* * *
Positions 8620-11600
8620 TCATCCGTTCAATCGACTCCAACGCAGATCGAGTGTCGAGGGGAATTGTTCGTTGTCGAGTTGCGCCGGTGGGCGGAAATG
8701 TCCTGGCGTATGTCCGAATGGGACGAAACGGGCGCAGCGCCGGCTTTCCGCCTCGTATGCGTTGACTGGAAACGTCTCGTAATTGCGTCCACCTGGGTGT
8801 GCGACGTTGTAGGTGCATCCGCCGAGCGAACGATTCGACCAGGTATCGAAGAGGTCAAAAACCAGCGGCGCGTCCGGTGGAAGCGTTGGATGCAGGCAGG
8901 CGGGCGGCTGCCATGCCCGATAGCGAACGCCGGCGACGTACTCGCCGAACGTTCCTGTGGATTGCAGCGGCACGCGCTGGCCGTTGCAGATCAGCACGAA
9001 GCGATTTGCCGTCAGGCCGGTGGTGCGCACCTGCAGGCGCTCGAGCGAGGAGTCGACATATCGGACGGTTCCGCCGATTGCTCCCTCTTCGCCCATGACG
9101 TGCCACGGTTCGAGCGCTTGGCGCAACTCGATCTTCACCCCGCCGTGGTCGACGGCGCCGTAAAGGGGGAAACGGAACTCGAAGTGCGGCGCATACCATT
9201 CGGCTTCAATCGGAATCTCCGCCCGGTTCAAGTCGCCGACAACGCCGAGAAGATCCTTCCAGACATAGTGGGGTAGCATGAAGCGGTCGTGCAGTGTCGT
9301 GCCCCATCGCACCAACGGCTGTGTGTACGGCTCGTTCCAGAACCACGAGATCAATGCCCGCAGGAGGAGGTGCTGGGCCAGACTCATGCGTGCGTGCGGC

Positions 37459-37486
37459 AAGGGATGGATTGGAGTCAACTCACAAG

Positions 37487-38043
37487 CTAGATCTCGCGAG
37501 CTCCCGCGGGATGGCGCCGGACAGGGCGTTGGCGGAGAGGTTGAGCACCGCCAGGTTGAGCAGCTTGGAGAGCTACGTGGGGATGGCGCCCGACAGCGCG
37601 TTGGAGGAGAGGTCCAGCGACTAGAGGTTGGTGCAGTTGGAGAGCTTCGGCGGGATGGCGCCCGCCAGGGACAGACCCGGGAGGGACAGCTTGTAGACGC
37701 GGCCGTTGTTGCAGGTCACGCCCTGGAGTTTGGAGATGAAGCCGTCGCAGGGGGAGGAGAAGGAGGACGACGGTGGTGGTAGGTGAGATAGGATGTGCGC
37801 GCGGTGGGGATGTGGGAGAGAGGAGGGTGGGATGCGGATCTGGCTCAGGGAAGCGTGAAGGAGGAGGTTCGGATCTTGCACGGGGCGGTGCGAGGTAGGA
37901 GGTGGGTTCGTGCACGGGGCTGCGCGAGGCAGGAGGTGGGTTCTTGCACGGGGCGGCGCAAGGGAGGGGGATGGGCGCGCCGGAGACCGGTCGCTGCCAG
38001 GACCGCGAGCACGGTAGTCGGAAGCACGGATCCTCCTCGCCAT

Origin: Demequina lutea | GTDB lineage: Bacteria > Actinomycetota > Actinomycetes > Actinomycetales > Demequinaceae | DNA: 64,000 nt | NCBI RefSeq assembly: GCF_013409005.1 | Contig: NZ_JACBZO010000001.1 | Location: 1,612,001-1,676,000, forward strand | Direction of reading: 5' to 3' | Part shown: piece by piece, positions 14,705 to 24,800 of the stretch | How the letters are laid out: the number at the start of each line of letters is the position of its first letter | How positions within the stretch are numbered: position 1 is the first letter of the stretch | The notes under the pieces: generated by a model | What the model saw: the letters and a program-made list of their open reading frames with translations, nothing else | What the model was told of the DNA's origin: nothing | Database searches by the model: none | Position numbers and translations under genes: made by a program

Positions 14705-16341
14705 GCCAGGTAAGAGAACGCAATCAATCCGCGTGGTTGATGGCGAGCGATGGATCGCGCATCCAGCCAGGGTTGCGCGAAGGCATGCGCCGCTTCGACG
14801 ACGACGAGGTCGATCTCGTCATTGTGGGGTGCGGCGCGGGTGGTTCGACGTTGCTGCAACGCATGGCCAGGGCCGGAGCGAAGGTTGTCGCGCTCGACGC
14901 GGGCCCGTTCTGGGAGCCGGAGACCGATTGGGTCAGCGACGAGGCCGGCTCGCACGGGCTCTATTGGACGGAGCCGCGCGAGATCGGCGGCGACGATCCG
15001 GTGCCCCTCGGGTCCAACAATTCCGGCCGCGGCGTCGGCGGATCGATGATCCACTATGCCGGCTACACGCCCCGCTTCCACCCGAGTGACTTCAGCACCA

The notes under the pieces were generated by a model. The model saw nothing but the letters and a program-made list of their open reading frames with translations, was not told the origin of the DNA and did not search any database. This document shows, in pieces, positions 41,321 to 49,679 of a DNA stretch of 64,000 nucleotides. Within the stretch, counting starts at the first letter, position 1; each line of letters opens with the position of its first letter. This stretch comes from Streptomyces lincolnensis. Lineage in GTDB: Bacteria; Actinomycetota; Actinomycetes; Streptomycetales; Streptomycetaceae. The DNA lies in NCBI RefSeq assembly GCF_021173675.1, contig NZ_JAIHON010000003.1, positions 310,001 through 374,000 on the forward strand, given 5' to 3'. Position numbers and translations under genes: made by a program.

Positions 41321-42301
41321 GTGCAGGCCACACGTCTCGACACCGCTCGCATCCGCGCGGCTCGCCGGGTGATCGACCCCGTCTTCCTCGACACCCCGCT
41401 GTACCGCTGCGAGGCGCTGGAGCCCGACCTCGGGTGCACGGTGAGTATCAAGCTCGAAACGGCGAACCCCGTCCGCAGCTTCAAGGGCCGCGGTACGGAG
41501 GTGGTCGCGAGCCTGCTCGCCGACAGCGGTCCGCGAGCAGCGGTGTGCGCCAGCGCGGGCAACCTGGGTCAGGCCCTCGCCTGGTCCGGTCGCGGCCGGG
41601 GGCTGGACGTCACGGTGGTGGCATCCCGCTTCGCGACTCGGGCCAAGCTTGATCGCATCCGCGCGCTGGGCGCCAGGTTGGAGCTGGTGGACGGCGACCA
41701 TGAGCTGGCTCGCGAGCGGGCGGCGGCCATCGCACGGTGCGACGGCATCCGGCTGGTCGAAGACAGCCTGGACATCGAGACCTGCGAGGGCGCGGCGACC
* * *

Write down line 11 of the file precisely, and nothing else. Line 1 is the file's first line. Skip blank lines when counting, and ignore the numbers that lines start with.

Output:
37459 AAGGGATGGATTGGAGTCAACTCACAAG